Wisconsin supports and enhances Promega’s key values: continued innovation, customer responsiveness and quality of life. Close proximity to worldclass research institutions, such as the University of Wisconsin and the Medical College of Wisconsin, generates a wealth of creative opportunity. Having neighbors like these, along with other innovative hightech businesses, fosters collaborations that are critical to keep pace with the needs of our customers worldwide. Promega is headquartered in Madison, consistently voted one of the country’s “most livable cities.” Complimented by lakes and natural beauty, with a growing arts district rivaling the best in the Midwest, Madison offers a rich, balanced environment that contributes to attracting and retaining top talent. Combined with the state’s top-ten ranking in education and ease of travel, Wisconsin proves a wonderful place to live and work.
Bill Linton
President& CEO,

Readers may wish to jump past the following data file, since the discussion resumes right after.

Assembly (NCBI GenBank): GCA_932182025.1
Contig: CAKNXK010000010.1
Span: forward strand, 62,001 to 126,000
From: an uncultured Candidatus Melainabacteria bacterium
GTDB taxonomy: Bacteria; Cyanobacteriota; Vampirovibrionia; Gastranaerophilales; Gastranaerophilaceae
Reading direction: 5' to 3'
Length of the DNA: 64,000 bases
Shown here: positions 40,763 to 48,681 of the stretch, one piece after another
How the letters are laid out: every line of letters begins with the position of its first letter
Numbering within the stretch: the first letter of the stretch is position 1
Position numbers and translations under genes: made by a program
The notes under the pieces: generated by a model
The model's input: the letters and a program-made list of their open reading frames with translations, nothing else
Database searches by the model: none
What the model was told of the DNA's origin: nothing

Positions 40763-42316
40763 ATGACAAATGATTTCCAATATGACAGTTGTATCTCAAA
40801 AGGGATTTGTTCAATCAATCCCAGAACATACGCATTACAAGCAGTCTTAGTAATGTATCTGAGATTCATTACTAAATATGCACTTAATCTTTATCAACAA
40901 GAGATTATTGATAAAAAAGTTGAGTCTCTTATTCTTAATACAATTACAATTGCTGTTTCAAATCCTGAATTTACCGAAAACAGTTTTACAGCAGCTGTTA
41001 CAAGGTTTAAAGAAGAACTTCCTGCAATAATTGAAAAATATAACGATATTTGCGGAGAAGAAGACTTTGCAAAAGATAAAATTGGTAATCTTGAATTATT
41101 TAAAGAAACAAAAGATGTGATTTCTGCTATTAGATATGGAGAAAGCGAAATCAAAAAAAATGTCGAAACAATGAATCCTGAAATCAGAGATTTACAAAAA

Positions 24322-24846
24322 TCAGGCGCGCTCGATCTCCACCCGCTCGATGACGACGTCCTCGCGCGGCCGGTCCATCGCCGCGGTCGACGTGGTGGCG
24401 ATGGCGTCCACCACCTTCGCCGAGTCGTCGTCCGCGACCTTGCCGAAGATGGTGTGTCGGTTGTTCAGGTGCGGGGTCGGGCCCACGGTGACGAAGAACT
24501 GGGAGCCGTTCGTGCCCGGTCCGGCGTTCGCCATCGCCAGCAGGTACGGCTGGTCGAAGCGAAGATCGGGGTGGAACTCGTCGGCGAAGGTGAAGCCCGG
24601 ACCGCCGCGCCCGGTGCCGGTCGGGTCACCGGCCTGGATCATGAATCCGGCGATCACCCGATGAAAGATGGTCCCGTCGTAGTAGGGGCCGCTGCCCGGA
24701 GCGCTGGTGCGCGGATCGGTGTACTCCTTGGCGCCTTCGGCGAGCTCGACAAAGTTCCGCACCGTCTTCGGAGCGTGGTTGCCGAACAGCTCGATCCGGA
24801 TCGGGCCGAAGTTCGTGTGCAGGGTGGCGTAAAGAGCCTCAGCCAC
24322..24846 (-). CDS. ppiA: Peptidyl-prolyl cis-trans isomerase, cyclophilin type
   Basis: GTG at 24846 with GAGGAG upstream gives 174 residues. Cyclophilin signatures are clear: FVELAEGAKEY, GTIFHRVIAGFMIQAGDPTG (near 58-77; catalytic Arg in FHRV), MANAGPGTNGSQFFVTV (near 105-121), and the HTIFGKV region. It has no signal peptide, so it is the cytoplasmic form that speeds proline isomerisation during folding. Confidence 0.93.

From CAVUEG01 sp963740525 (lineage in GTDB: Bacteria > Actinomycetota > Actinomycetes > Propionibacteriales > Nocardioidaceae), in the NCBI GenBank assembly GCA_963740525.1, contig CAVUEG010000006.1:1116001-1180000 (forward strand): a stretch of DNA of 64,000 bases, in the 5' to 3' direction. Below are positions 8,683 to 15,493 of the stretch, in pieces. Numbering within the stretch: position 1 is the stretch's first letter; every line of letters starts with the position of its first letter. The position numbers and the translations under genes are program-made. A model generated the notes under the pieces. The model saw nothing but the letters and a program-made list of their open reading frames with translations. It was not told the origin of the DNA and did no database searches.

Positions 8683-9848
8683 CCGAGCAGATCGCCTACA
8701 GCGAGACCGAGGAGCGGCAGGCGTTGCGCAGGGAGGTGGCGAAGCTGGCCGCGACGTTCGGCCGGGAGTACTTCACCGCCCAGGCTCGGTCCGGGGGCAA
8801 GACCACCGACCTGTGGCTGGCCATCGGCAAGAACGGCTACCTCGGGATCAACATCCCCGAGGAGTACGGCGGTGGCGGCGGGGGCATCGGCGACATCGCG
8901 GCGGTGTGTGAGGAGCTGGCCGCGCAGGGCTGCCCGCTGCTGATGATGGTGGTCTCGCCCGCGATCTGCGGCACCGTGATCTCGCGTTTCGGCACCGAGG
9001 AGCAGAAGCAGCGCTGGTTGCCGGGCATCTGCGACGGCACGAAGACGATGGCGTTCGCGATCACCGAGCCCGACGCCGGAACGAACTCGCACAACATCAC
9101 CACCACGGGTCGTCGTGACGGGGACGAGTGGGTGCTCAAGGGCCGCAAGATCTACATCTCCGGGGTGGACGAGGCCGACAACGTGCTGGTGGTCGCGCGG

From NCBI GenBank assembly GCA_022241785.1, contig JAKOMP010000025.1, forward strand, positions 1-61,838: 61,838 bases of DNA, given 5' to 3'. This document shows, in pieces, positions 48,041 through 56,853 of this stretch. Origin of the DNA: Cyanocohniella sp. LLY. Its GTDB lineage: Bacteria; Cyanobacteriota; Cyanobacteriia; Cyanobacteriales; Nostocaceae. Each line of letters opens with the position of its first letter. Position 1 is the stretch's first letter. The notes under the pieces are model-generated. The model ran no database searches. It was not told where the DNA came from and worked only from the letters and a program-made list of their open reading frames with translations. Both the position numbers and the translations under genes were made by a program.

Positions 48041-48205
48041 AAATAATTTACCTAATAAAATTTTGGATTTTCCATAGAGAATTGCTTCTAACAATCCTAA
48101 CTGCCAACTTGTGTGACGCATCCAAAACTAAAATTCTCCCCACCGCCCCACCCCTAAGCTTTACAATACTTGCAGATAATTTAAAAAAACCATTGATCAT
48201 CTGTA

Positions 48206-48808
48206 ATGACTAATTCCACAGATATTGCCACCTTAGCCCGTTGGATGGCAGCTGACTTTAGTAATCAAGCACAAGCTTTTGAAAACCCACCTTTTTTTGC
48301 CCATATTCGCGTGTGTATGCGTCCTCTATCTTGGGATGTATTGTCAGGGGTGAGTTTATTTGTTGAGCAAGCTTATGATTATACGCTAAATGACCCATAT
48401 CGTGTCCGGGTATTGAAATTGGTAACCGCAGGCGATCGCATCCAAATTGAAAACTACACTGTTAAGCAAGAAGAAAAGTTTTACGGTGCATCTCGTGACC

Promega Corporation

The Wisconsin Alumni Research Foundation
Better known by its acronym – WARF — the Wisconsin Alumni Research Foundation patents and licenses the discoveries of University of Wisconsin scientists. Founded in 1925 by Professor Harry Steenbock (whose Vitamin D discovery eventually eliminated rickets), WARF is recognized as a national model for tech transfer. Through its subsidiary, WiSys, it also patents and licenses discoveries from other UW campuses outside the UW-Madison. WARF’s WiCell subsidiary also holds what many experts consider the “gold standard” for stem cell lines, the result of work by internationally known Dr. James Thomson and his team of researchers.
WARF’s mission is to support scientific research at the University of Wisconsin-Madison. It moves inventions arising from the university’s laboratories to the marketplace and it manages an endowment that WARF has grown since its inception. WARF accepts about 400 disclosures per year and is nationally known for its user-friendly approach to tech transfer. Nearly all of the income from WARF’s transfer of technology and investment management is returned each year to the university to fund further scientific research. Over the years, WARF’s activities have made a profound, positive impact upon the health, safety and welfare of humankind. In addition to Steenbock’s advance, the roster of UW-Madison discoveries patented and licensed by WARF includes: